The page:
March 4, 2021

DCTRS

Damascus Center for Theoretical and Civil Rights Studies

NBA MVP in making? Paul George determined to silence critics

Kawhi Leonard first noticed the hints of what was to come from his teammate last fall.

With his surgically repaired shoulders healthy, and a mind only recently removed from the “dark place” he found himself in following the Clippers’ postseason collapse, Paul George attacked drills during a joint offseason training session alongside Leonard with noticeable speed.

“He put his mind into his work,” Leonard said. “A lot of his stuff was like kind of game-simulated, working on the passes, reads.”

Marcus Morris heard the clues in George’s tone.

“He told us that before the year started that he was going to come with it,” Morris said.

Like his teammates, George could not have predicted the details of the blistering start that has followed — the career-high 51.5% shooting, 5.2 assists per game and 7.5 plus/minus. That the Clippers would be 10 points better with him on the floor, and six points worse when not.

Yet as the Clippers saw leading up to training camp, there were also breadcrumbs signaling the prove-it determination that has fueled George’s numbers. He felt it, too. His pride wounded from last season’s end, he said he felt a clear belief of how his new season would start.

“I’m coming back with vengeance,” George said after scoring 26 points Friday in the Clippers’ 138-100 rout of Sacramento to continue his red-hot play. “I didn’t like, not so much of the noise and everything around it, but just the fact that people saw weakness. And I had to address that. I had to answer that. That fueled me. That put me in a place where I wanted to come back and be myself again.”

Highlights from the Clippers’ 138-100 road win over the Sacramento Kings on Friday night.

The true extent of the bounce-back by George and the Clippers won’t be measured until the postseason, when the chance comes to exorcise the demons of the latest playoff struggle for a franchise defined by decades of them.

Yet to start, the 6-foot-9 forward has not only played like himself again but often looked like his best possible version in helping the Clippers produce the league’s second-best offense and a 9-4 start.

“After the tough year last year, it was the only way I could respond,” George said. “… I had nothing but to get better. That was the only thing on my mind and the only thing was to get better.”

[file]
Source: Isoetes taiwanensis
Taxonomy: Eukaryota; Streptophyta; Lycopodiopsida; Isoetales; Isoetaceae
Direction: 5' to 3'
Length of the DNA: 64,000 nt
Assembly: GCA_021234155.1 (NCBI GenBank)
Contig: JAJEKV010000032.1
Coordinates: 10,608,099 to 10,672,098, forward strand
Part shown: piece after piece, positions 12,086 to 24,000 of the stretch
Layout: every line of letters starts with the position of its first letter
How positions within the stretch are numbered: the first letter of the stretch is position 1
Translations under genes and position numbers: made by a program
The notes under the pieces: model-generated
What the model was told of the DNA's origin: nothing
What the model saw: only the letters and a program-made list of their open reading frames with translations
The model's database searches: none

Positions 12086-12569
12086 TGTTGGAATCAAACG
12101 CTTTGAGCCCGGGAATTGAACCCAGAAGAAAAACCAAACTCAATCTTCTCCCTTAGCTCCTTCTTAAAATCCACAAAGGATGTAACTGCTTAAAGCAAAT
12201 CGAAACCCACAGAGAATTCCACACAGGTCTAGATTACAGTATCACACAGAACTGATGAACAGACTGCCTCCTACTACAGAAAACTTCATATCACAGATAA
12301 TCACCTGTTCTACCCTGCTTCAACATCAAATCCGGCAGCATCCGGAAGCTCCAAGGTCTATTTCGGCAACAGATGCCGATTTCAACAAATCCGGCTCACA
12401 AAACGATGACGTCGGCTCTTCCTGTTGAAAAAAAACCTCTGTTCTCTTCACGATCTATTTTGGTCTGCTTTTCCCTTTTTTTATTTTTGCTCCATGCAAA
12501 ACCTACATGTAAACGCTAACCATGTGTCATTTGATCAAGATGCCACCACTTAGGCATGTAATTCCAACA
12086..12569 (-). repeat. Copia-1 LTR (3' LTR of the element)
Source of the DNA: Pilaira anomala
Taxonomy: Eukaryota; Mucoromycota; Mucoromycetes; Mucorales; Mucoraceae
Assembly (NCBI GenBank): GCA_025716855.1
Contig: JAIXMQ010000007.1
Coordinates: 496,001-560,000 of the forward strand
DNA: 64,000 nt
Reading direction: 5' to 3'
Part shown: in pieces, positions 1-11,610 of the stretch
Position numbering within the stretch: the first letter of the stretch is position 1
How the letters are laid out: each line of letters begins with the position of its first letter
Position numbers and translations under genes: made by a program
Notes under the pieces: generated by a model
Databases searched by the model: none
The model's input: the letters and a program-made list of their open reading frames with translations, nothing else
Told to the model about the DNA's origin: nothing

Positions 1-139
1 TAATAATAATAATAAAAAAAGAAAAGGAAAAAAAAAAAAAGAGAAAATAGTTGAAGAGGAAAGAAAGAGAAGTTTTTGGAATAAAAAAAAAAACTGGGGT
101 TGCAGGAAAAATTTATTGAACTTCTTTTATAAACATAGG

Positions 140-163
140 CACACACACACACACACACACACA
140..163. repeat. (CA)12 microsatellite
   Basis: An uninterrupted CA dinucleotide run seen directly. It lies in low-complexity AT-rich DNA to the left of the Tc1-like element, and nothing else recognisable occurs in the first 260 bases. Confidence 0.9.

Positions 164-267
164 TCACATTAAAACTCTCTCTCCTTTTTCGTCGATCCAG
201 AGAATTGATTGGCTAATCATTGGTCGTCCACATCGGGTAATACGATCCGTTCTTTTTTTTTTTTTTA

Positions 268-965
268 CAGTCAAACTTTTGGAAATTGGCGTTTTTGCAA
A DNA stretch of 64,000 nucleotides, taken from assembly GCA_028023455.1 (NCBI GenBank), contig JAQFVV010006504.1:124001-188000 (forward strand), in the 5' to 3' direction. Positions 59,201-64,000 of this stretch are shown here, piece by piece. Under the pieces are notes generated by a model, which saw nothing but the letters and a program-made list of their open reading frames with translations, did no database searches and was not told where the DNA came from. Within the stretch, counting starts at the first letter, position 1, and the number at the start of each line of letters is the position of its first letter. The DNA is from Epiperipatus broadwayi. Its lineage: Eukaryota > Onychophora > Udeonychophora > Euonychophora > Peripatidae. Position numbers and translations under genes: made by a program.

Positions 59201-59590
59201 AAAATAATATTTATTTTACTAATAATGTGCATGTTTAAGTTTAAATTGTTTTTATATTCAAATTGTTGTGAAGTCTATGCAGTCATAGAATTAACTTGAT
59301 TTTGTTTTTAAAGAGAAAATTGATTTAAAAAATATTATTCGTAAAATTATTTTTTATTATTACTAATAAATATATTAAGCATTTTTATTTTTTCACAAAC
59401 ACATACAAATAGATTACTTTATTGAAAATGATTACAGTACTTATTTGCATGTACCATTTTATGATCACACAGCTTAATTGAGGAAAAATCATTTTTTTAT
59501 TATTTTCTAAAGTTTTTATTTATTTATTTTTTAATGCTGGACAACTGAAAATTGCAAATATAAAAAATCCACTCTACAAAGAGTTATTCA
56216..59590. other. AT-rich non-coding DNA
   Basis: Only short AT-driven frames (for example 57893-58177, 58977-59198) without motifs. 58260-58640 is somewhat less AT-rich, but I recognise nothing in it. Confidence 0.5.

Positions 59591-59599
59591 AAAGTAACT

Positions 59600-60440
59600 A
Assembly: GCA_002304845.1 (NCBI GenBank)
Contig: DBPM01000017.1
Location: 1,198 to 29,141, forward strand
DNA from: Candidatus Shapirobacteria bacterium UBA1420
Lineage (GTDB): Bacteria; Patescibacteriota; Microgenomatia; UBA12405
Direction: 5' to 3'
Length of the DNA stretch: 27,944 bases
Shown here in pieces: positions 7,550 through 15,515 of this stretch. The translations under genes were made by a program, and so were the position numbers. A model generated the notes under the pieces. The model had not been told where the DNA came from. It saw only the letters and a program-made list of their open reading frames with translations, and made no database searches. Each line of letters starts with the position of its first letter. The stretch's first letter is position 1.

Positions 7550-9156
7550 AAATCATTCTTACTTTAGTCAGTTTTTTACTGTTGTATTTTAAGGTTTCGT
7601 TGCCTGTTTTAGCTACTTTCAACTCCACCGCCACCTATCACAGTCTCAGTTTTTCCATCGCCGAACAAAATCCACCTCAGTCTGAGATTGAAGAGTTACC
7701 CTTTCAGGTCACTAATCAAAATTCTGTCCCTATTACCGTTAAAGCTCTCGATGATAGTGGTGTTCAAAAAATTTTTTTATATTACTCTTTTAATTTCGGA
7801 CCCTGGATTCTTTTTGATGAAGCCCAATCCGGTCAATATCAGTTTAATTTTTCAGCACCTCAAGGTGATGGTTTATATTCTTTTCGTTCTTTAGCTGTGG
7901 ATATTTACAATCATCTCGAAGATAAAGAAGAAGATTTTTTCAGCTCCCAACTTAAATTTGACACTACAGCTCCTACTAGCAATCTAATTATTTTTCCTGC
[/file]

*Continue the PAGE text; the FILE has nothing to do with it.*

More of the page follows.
George made four of his eight three-pointers against the Kings, the 10th time this season he’s made at least four three-pointers, which ties for the league lead with Portland’s C.J. McCollum. His shot chart, where zones tinged green represent an accuracy 10 percentage points better than the league average, is the same color as the light coach Tyronn Lue has given him to fire away.

“I feel as though he’s having an MVP season.”

Marcus Morris on Clippers teammate Paul George

George has made 83% of his three-pointers from the left corner, 63% from the right and nearly 48% beyond the arc in between. The Palmdale native has been careless with the ball at times, committing a career-high average of 3.9 turnovers. But when he has held on to it for a shot, it has usually resulted in only good things. George has made 57% of his catch-and-shoot opportunities and shot 46% off the dribble.

“I feel as though he’s having an MVP season,” Morris said. “I’m happy for him, man. I’m happy to see that aggressiveness and I know for a fact that he had something to prove, and I know that’s the way he’s feeling. So we’re excited, man. And every game I’m telling him, ‘No let-ups, man. Step on they neck.’ And that’s what he’s been doing.”

While shooting 35% in last season’s first-round playoff series against Dallas, including a three-game stretch in which he made just 10 of his 47 shots, George expressed feeling depressed and anxious and went public about his decision to speak with a psychologist.

His 21-point average and 38% three-point shooting against Denver in the second round were forgotten amid the team’s collapse after leading the series 3-1. Leonard and George combined to shoot two for 18 after halftime in a Game 7 loss that left the franchise 0-8 all-time with a chance to clinch a berth in the conference finals.

NBA peers joined the chorus on social media mocking the Clippers and George, lacking the two-time Finals MVP credentials of his teammate, has continued to hear about it, in particular. A verbal dispute earlier this month with Phoenix’s Chris Paul and Devin Booker was sparked, George said, by “a lot of chirping and people just living in the past.”

George has acknowledged using that “noise” as motivation while also insisting he has moved on from worrying about the very same discussion. During an appearance on the “All the Smoke” podcast in December, George predicted that because he had been healthy enough to train for the first time in two years, after surgeries on his shoulders limited his 2019 offseason to rehab, he felt close to his form entering 2018, when he was a top-three candidate for most valuable player.

He called himself in a “healthier mind state” after Friday’s 38-point win, and not only because the Clippers had not allowed a double-digit lead to slip away, as had become a trend.

“I give him credit, but he was able to work out this summer,” Leonard said. “Last summer he was limited, probably only could shoot 10 shots a day or so with his shoulder surgeries. And yeah, he’s coming out with determination and he’s focused.”